I just finished watching all five seasons of this little show called Friday Night Lights. It took me one week. It’s probably just because I’m still all mixed up in the joy of it, but right now it’s my favourite damn tv show ever.
I’ll probably have a bit to say about it, if you’ll bear with me.
But today I just wanted to focus on a specific thing: The Football. I know nothing about American football. I’m not a hugely sporty person. But the matches in this show are one hundred percent riveting.
I realised why, half way through season three (I know, it took me a while). Our beloved quarterback, Matt, who was never meant to be a superstar but has grown beyond what he thought he could be since the limelight was forced onto him, is being edged out by a much younger kid with a killer arm. The team he’s given everything to, the coach who means everything to him, are under pressure to replace him.
It doesn’t help that the new kid’s dad makes you want to hit him every time he opens his mouth.
So they’re playing an important game, and alternating between quarterbacks. Then the new kid starts winning the game, and he gets Matt’s plays. It is devastating, nail-biting stuff. I was leaping up and down willing Matt over the touchdown line.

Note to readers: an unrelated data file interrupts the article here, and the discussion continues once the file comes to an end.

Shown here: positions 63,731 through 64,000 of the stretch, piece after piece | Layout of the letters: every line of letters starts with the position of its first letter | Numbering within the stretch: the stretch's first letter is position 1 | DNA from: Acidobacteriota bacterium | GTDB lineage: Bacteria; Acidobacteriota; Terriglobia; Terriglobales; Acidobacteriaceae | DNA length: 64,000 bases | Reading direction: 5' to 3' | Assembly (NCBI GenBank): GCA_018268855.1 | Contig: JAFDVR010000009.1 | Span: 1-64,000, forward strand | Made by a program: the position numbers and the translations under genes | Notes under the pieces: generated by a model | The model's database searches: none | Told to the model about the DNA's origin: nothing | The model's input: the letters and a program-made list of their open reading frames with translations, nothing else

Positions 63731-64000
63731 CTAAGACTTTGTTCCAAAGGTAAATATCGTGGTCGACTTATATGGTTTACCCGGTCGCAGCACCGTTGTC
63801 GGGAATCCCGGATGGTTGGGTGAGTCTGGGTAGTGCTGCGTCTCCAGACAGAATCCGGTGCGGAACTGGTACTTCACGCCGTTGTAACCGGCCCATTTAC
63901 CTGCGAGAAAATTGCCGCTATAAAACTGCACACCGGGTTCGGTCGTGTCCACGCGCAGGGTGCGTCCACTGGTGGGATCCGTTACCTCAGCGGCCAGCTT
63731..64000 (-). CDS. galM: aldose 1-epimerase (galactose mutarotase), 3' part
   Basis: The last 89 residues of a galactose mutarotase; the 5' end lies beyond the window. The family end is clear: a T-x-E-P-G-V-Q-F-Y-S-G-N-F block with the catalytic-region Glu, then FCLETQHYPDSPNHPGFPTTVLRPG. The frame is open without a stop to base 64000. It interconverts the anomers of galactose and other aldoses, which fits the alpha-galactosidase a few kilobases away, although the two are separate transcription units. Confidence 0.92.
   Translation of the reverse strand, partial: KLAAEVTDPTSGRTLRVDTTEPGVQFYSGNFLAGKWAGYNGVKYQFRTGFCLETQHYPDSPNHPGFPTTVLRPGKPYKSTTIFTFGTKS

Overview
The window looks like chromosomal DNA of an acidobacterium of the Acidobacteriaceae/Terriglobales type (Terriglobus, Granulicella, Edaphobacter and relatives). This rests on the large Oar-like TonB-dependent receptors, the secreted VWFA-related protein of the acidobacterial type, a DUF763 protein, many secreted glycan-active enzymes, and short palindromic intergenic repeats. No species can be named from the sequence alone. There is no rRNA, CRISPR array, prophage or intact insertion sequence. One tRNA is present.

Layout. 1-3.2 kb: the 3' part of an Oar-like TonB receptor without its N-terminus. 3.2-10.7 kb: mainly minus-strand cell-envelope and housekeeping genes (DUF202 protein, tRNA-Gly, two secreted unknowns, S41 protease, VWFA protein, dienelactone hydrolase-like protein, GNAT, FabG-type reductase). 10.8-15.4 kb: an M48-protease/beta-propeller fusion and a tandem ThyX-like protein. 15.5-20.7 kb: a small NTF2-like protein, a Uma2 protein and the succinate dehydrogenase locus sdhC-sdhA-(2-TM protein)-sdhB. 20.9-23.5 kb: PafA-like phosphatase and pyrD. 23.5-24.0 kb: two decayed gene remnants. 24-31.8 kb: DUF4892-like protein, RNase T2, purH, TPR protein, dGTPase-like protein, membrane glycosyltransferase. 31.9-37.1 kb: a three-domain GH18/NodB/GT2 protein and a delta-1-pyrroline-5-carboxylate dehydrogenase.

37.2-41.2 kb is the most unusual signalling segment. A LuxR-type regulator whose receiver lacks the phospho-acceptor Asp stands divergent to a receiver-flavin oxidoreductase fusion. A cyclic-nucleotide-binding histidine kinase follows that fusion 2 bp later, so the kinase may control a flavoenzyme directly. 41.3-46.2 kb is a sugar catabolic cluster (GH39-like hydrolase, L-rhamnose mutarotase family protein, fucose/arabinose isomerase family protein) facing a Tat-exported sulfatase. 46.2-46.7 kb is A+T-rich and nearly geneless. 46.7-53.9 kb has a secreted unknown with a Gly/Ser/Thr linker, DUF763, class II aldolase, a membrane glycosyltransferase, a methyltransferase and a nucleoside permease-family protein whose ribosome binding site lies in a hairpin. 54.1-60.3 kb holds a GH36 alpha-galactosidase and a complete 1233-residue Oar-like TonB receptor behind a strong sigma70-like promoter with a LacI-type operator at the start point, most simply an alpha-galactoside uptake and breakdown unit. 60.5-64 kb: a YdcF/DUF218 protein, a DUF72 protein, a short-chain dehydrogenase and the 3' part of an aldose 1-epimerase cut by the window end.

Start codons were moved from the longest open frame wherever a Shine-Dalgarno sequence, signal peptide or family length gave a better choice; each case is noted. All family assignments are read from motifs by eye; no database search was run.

It’s obvious, but it took that game for me to really get it: the personal drama of the characters develops throughout the game. For the best dramatic effect – and maybe it’s no coincidence that game brought it home to me – something intensely personal is at stake, and depends entirely on the outcome of the game. But no matter how obvious or subtle, life-changing or thematic the stake is, every player goes in there to win or lose something.
Jenny Crusie says a sex scene is like an argument; someone wins, and someone loses. I’ve always loved that approach, and we all know that unless the sex moves the story forward, you have no business putting it in your book.
The football matches of Friday Night Lights have given me much clearer ideas about how this is done. There should be big, personal stakes. Each player should go in with a clear idea of what they intend to achieve, knowing they are going to battle with someone who has a contradictory set of objectives. It should take something, to win.